Rules for Reaching Older Customers
Arrogance is a no-no and upbeat messages a must when advertising to
the mature market
In market-research circles, old stereotypes about old age are falling
by the wayside. Instead, researchers are taking a serious look at what really
does interest and motivate the old or shall we say the late-adult
consumer. It's a lot more than shuffleboard, bingo and early-bird specials.
It turns out the 50-plus crowd (yes, it's a cruel definition of old age,
but the one used for much market research) is much more varied than younger
segments of the market, according to an article in The Journal of Consumer
Marketing.They're more "diverse and idiosyncratic," the article
says. That's because they're less influenced by what others think of them.
Without the herd instinct that often guides younger people, they're free
to do their own thing.
That said, though, there are some generalizations that can be made about
Older people absorb advertising messages differently than younger ones
do, the article says. They don't like the short, terse statements found
in much ad copy. Such writing exasperates them. Nor do they like having
a product's benefits precisely spelled out it smacks of condescension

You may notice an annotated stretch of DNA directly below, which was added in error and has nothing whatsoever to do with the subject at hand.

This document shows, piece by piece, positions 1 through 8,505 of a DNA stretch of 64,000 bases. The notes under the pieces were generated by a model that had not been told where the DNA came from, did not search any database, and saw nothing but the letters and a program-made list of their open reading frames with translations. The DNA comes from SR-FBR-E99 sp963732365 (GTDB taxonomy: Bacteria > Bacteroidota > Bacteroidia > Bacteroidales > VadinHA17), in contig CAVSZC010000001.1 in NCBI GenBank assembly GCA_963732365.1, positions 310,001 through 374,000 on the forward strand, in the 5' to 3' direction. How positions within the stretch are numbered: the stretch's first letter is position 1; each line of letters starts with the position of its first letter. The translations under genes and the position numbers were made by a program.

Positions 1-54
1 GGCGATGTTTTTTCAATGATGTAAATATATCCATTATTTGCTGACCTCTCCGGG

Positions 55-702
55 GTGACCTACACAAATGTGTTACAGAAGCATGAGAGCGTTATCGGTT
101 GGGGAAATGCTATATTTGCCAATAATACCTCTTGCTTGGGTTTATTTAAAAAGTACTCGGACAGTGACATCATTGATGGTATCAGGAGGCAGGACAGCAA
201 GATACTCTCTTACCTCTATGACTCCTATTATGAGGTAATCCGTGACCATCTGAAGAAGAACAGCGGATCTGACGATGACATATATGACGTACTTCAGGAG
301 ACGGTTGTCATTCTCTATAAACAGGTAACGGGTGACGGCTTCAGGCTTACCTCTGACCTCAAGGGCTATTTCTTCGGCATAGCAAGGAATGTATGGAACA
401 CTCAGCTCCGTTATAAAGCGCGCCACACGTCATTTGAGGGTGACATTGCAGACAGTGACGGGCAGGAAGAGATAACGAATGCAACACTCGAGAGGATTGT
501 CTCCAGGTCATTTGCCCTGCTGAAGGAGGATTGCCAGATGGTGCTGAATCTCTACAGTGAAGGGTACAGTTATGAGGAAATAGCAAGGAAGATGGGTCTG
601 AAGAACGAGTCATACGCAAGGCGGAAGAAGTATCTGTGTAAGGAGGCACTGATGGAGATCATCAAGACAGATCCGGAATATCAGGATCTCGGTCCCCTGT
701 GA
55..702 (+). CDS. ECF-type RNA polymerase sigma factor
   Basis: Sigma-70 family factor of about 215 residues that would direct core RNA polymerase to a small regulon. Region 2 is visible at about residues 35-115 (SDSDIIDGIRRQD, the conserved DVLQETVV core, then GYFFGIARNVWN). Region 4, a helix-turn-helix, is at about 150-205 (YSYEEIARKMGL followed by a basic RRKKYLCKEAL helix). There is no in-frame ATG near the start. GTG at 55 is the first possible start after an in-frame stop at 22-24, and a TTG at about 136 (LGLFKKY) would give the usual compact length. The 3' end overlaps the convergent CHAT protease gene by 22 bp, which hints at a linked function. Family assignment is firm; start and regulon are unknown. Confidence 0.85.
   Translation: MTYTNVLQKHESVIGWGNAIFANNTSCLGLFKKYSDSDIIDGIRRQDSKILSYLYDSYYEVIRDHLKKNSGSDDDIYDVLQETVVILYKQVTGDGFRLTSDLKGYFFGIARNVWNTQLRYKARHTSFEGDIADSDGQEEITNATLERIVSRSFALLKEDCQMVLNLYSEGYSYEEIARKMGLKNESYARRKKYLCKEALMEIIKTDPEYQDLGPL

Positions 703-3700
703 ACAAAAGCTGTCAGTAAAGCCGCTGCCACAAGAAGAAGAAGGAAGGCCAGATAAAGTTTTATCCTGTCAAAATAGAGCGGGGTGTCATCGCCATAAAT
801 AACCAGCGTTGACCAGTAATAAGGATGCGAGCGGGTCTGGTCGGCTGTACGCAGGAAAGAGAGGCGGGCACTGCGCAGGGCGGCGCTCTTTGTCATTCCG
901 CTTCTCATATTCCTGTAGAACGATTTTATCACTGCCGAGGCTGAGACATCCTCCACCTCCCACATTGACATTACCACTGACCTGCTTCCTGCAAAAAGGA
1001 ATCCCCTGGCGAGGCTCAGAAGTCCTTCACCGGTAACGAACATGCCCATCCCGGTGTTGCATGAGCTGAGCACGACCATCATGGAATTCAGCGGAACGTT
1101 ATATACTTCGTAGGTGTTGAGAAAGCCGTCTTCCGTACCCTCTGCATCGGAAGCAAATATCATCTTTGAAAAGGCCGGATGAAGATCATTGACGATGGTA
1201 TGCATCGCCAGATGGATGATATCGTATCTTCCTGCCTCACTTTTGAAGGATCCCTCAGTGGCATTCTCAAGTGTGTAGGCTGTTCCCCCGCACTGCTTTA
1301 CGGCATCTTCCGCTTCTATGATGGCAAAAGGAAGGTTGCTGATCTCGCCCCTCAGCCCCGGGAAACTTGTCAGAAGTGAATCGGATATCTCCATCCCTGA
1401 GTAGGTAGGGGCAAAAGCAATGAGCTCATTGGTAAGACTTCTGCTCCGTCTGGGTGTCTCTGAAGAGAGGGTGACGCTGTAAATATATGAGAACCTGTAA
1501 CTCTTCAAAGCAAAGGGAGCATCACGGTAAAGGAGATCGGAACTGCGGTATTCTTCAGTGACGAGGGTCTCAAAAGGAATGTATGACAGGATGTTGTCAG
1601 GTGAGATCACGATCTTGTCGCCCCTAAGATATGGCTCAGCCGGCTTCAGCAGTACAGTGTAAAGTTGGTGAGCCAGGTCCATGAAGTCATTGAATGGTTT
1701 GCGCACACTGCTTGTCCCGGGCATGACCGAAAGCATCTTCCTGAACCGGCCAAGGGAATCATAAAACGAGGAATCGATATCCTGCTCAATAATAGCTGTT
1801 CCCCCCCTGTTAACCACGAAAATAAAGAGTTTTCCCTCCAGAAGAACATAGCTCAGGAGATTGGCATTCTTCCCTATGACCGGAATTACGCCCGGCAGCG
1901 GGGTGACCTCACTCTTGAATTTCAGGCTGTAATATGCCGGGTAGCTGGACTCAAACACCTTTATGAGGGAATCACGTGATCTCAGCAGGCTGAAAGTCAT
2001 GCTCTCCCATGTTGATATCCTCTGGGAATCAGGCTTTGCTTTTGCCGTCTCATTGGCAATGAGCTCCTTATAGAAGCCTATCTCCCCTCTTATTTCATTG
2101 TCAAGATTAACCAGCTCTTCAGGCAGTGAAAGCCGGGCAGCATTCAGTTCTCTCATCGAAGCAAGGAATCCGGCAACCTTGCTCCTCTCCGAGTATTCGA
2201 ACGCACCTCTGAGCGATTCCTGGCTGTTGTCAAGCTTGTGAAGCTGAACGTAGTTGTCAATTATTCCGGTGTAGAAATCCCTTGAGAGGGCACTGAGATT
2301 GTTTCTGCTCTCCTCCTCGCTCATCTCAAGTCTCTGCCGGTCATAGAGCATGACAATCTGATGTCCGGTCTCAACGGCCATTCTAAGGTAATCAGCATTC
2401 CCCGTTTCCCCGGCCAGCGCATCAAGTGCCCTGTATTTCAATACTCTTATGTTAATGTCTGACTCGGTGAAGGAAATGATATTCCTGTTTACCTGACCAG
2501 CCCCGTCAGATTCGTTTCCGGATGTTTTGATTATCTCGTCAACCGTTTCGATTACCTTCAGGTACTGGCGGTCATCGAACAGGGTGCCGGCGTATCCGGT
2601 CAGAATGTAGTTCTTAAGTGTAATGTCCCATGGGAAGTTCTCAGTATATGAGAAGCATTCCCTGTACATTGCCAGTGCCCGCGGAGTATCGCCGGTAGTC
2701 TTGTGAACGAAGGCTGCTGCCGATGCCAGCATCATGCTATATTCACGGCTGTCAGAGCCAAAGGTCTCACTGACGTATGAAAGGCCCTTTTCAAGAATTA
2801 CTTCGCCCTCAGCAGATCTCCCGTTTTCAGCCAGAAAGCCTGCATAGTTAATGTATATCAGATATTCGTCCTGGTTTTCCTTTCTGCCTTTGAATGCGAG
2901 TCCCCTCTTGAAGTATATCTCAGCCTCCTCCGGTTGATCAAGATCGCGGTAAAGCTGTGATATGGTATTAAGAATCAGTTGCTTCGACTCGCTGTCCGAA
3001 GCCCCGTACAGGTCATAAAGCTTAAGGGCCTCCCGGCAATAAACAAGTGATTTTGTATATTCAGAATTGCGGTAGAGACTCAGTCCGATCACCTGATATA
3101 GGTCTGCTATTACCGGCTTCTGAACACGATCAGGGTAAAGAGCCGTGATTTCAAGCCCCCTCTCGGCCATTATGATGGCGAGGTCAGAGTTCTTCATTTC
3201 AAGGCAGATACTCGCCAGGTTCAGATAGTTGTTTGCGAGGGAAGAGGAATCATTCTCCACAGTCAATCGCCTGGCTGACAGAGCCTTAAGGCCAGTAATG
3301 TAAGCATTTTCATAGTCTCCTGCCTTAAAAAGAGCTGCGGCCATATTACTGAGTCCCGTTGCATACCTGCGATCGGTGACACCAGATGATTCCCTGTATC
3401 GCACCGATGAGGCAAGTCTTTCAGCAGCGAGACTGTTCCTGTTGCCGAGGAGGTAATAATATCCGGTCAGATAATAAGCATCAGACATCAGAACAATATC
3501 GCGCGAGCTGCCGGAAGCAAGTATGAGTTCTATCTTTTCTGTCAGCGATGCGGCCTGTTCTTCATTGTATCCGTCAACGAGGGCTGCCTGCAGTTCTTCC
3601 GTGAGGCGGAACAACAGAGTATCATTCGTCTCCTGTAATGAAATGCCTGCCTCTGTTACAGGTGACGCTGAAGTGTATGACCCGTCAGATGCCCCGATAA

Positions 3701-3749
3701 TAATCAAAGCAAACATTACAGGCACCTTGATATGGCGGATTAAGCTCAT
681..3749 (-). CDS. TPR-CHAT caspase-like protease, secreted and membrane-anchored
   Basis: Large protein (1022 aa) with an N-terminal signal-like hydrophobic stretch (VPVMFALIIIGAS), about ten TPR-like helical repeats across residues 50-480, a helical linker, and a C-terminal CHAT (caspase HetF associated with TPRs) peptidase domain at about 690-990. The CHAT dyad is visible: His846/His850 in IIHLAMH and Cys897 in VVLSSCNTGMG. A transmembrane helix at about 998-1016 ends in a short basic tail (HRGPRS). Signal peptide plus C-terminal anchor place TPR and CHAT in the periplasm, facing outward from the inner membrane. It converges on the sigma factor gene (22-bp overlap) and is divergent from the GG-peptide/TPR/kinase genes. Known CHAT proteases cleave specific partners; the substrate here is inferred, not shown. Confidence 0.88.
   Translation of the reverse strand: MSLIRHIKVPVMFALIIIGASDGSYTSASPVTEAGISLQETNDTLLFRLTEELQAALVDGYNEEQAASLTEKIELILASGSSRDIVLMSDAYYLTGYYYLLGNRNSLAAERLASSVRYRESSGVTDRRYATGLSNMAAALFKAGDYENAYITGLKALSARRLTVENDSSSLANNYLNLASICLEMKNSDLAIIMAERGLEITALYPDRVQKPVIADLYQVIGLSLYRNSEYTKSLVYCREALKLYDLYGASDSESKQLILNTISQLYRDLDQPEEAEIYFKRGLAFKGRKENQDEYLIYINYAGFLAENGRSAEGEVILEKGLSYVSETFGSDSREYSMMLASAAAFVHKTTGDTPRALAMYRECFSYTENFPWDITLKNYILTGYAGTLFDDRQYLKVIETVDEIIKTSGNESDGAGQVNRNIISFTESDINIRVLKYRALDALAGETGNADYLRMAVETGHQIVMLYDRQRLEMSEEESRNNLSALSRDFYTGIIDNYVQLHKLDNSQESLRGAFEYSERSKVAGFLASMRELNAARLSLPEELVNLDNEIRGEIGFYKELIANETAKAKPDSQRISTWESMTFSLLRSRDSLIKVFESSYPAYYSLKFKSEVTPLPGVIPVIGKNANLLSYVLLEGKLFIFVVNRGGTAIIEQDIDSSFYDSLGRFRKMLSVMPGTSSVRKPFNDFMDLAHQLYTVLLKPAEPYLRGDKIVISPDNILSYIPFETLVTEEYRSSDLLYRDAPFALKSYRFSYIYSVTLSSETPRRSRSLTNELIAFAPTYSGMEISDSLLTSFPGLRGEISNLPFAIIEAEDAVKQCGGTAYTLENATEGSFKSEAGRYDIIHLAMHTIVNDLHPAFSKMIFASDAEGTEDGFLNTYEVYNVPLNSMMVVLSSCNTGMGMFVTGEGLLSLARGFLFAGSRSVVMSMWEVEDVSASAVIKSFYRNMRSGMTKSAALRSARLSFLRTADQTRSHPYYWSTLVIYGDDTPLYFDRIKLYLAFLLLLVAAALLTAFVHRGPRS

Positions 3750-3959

and makes them feel the advertiser is trying to dictate to them. (The article
cites the Quaker Oats slogan, "Oh, what these oats can do," as
an example of the kind of open-to-interpretation message that older consumers
cotton to.) In short, they don't like anything that suggests arrogance on
the part of the advertiser.
What they do like is ads that involve them emotionally, especially ones
that do so through stories of some sort. They like to establish a relationship
with the marketer, a sense of trust and familiarity, before being given
large amounts of product information. Once they're ready to consider a purchase,
they like to do so for quite a while. Older customers spend more time than
younger ones mulling over a product's attibutes before deciding whether
One final point: Older consumers, contrary to what many young people
believe, tend to be satisfied with their lives and optimistic about the
future, the article says. They like advertisements reflecting their rosy
frame of mind, incorporating graphics with rich, vibrant colors and bold,
Copyright © 1998 by Bond Communications.